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The Aeronautic Society of New York

The rapid progress of work at the Park, and the nearness of the grounds to the city, together with their great fitness for the holding of an exhibition, suggested to the Society that it should give a public exhibition, and try to do itself what it had been prevented from doing when it started to make arrangements for the visit of Leon Delagrange. The day of the Presidential election, Nov. 3rd, was chosen as the date. It was estimated that more than 20,000 persons were present. The crowd proved so unexpectedly large that it was unmanageable, and where it did not absolutely prevent the events from taking place, it caused accidents, one of which was very serious.

But the time was yet too early. This was the first exhibition of the sort ever arranged, and the art was not quite ready for it. None of the full-sized machines were completed in time, though it had been promised they would be; and accidents, both before and on the day, either made impossible, or marred, many of the events prepared for the program. But withal, a very remarkable display of original apparatus was made, even without making allowance for the circumstance that it was all the work of only a few weeks. It is also worthy of remembrance that this first exhibition which the world had ever seen was a financial success, though only a small proportion of the 20,000 visitors passed through the turnstiles. During the years that the racetrack had lain unused most of its fences had been broken down. The payment for admission proved a matter of almost Quixotic courtesy.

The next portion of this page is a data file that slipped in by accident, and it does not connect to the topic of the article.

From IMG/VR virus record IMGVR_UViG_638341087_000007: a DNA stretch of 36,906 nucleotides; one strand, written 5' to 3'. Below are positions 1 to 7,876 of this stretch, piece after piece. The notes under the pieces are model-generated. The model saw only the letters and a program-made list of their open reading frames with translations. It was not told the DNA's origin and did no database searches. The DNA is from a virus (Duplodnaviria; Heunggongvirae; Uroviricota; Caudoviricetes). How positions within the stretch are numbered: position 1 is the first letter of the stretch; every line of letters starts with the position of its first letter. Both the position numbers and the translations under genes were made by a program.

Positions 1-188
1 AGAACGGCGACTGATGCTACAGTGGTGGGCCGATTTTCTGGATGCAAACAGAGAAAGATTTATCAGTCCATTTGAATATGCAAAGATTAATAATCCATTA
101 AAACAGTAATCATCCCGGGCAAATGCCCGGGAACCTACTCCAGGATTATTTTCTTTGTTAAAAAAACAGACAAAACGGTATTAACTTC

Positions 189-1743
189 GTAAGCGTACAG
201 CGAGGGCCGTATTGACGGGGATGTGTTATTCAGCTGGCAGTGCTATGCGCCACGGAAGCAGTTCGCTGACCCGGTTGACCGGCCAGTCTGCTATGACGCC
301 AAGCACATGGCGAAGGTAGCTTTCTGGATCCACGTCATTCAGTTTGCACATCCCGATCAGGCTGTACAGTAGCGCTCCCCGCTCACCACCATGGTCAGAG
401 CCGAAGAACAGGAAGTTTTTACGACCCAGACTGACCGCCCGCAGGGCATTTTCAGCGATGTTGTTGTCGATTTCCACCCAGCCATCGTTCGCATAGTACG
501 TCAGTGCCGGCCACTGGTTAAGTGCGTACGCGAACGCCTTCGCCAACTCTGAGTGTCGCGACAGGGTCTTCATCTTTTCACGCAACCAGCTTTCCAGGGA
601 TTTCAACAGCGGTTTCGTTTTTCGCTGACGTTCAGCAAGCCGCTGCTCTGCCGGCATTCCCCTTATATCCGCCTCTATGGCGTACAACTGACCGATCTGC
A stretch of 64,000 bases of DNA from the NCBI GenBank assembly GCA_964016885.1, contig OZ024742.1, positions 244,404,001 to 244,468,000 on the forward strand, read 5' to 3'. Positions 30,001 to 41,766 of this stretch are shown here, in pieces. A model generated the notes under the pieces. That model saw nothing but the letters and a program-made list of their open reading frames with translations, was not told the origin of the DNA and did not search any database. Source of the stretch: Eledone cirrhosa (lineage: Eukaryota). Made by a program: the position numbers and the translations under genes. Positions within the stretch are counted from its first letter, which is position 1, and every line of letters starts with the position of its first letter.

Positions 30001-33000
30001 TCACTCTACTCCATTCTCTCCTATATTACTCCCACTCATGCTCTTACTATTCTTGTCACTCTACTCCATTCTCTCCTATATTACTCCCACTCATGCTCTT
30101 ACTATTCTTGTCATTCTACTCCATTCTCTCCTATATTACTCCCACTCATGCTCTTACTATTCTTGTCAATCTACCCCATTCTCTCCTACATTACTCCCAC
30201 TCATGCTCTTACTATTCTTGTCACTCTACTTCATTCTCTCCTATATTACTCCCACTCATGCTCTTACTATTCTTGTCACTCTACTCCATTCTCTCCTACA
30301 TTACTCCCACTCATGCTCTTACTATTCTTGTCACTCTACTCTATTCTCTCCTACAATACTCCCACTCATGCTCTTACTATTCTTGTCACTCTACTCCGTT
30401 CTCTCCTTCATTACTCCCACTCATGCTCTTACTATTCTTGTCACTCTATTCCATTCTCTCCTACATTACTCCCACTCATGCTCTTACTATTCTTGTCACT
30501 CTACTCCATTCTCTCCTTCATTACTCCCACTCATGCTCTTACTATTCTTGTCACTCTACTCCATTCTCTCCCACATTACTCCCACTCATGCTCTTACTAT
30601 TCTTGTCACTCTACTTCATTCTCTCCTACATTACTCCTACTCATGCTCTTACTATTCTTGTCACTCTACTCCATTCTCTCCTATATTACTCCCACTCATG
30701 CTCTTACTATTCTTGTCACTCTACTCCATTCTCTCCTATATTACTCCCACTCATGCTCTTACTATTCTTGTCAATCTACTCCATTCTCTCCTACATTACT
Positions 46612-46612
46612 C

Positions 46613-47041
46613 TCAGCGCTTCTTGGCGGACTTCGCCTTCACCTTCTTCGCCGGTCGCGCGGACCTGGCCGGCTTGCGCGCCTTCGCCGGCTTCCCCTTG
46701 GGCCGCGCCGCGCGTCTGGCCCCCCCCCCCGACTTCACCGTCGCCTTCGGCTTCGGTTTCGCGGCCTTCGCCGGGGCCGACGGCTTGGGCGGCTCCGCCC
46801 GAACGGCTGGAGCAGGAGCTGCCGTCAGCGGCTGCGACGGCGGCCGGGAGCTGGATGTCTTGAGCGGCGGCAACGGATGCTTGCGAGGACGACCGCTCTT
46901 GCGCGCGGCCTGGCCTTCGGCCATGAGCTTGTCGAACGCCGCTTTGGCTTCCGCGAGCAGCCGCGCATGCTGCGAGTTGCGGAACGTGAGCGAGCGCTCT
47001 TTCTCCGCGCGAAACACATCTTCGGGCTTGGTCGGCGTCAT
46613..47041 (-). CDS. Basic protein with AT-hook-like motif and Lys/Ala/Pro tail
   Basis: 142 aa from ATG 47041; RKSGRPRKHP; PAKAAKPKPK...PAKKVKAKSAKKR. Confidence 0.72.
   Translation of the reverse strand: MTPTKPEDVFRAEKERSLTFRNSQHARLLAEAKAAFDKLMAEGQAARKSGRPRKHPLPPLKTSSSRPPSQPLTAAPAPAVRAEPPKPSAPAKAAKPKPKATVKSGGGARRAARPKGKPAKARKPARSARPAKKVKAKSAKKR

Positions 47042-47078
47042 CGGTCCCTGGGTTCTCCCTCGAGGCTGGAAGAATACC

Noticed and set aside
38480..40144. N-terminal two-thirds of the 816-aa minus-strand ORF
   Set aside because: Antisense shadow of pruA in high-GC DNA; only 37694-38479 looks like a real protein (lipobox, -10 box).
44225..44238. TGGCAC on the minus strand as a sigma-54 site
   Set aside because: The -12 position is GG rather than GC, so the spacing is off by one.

Mr. Kimball was not able to get his helicopter finished for an actual trial. C. W. Williams had installed in his monoplane a 7 h. p. engine just to show the movement and principle of his machine. The Beach-Whitehead aeroplane was not finished in time either.

[[image - black & white photograph of two men standing next to a biplane with two propellers]]
[[caption]] Beach-Whitehead Biplane [[/caption]]

Still there were three machines which illustrated completely the three different lines upon which all inventors are still working, the biplane, monoplane, and helicopter. Indeed they went even further. For the Beach-Whitehad apparatus also suggested the possibility of a new line, the combination of the long body of the monoplane with the double surfaces of the biplane. As such, they constituted a very striking and worthy exhibition.

Hardly any of the public at that time knew what a glider was. To-day such a display

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